How the NHS failed me and mine.
What it did, to the most important person
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Monday, 6 September 2010

Panorama Highlights Drug Danger to Diabetics


The controversy over Avandia continues to rumble on, and the BBC have at last picked up, that it can cause heart failure in patients, despite the fact that it's makers continue to defend its use. John Briffa, as you see, has warned about this before. But as usual, the machinery of control in the UK, the Medicines and Healthcare Regulatory Agency is once more on a 'go slow' as regards it's withdrawal. Meanwhile more Diabetics may die or be harmed by it's use and Diabetes UK sits on it's hands (Some surprise).

The sad story of Avandia started in 1999 and it was approved for EC use in 2000. It belongs to a group of drugs in the usual 'me too' ranges marketed by 'Big Pharma', called rosiglitazones. They are thiazolidinediones or TZD's (a lot quicker to say, so let's do that). TZD's are PPAR-gamma angonists, which simply put, increase  fat cell generation, as means of increasing glucose disposal. Pause a moment there, because are we not always told, that glucose, is not responsible for fat, but that fat is? So the excess of glucose, probably borne of the excess carbohydrates, you are told to consume as a Diabetic, is being metabolised, more rapidly by gist of this medication, and the mechanism it uses to achieve this is to make you fat! And this is to lower the risks associated with being Diabetic?

At this point I and my few readers may wish to lie down in a darkened room and ponder the logic of such a protocol. So I did and I still cannot see the sense in such a stupid idea, but 'Big Pharma' seems incapable of  going beyond treating symptoms, with measures that bring about others, usually to the detriment of the poor souls who consume the drug. Well, as far back as 2004 there have been rumblings about the drug, with calls for the US FDA to ban it, and 'black label' warnings have been applied to the packaging, warning of the possibility of fluid retention (oedema) which in turn can cause heart problems, but an outright ban has not been invoked
 
The NEJM of June 14th 2007 (New England Journal of Medicine) highlighted the fact that Avandia was associated with a high risk of MI, which was some time ago but as usual little to nothing was done and millions of prescriptions continue to be filled, both in the US and Europe including the UK. The ACCORD Trial was halted due to safety concerns over this, and similar drugs and a number of clinicians are at last raising serious doubts about the validity of all drugs trials, due to the incestuous nature of the (often) authors links with the drugs industry, the grants paid, structure of trials and the withholding of essential data to enable proper independent peer reviews. Well, no shit Sherlock! An increase of 43% of heart attacks, in people that took Avandia for 24 weeks seems pretty conclusive to me!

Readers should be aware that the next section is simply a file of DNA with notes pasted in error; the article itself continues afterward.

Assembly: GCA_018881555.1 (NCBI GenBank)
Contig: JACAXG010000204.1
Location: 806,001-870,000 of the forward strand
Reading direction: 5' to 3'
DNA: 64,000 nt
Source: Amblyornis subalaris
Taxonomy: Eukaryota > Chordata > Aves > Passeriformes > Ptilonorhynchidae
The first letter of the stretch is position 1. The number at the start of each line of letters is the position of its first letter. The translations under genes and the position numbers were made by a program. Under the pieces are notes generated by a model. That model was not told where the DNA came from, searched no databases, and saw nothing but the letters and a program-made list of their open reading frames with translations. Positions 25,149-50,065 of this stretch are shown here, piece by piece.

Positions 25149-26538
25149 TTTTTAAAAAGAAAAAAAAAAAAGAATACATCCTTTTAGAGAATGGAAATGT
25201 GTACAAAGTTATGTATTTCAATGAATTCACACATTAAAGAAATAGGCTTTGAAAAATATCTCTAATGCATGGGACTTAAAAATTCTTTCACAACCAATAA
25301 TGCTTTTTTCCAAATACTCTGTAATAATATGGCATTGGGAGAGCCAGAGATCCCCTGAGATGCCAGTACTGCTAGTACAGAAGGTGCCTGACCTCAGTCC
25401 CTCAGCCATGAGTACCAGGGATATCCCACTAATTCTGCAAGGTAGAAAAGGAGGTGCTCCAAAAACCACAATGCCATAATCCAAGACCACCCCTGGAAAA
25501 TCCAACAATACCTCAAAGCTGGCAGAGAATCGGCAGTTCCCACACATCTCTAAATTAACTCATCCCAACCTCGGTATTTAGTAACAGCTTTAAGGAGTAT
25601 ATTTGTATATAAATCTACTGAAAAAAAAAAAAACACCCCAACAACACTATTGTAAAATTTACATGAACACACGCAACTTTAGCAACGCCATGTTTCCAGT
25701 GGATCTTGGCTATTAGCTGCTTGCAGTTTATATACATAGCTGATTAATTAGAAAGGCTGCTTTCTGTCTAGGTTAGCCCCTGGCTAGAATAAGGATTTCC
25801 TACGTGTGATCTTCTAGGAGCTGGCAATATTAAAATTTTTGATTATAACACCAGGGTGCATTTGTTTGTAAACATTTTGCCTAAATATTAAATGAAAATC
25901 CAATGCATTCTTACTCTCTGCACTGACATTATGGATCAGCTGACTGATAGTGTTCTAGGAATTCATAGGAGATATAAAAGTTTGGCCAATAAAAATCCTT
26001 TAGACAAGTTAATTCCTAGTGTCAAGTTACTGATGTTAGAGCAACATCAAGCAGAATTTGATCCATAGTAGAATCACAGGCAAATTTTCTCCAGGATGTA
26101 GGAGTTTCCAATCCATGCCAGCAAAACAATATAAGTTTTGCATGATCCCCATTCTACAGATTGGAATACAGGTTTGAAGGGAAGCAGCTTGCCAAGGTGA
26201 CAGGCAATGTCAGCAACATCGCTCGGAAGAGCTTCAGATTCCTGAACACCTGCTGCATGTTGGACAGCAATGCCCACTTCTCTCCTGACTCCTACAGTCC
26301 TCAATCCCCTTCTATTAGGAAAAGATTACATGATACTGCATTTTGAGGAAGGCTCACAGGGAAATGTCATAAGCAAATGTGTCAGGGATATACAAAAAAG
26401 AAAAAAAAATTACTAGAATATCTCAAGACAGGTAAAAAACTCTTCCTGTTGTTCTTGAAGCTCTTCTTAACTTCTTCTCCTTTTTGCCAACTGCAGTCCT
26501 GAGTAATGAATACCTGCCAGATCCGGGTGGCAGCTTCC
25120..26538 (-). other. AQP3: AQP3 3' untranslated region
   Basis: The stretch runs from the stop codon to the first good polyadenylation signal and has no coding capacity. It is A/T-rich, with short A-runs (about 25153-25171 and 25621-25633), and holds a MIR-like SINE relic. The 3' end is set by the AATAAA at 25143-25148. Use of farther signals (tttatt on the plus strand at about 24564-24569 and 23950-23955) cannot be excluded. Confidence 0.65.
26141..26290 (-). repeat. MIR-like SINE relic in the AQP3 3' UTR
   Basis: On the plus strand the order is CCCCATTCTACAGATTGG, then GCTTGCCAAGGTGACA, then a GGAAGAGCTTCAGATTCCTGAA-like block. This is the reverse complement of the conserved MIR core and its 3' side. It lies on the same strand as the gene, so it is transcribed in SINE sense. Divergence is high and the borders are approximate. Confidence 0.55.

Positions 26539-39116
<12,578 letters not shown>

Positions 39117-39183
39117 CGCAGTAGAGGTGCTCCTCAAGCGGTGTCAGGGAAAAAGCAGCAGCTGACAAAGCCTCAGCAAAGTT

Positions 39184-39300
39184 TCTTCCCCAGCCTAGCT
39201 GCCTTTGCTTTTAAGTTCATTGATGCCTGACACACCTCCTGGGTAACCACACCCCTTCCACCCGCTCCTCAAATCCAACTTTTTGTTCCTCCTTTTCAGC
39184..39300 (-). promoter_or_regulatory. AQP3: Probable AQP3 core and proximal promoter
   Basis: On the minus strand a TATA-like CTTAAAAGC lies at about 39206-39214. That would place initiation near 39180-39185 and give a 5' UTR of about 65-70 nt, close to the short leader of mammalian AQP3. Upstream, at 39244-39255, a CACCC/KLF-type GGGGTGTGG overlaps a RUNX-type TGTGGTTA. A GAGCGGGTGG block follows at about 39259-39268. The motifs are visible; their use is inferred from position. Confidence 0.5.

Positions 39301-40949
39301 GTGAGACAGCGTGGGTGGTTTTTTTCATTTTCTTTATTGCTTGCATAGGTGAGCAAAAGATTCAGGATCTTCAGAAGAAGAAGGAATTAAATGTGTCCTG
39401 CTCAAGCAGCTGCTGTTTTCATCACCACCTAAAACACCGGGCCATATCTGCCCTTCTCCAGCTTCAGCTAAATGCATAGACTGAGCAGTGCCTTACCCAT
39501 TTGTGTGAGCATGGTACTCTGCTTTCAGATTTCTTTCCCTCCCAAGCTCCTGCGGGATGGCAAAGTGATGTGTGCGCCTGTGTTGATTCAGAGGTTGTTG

I also find it unprincipled and alarming, that in most trials, the only way that the full data can be accessed is by paying for for it! The BMJ has a lot to answer for in this by having a pay wall between it and most data other than the (often) 'piss poor' abstract. This is often manipulated to give a 'slant', that is not borne out by the data in the full document. Most if not all trials are in fact paid for directly or indirectly by the drug companies who have vested interests in specific outcomes, and adverse results are often 'buried'. Some principled Doctors and Scientists have condemned this. Perhaps tonight's Panorama programme will delve more deeply into this aspect of 'Big Pharma's' persona. I'm not holding my breath however.

1 comment:

  1. Well, I watched the programme and whilst it was quite good, it did not address the issue in enough depth. It failed to highlight the true situation in 'Big Pharma' of corruption of data and witholding of information.
    It no doubt held the attention of Diabetics and their families, but doubtless, without some in depth follow up, passed from the mind of the general public, in about, well ten minutes.

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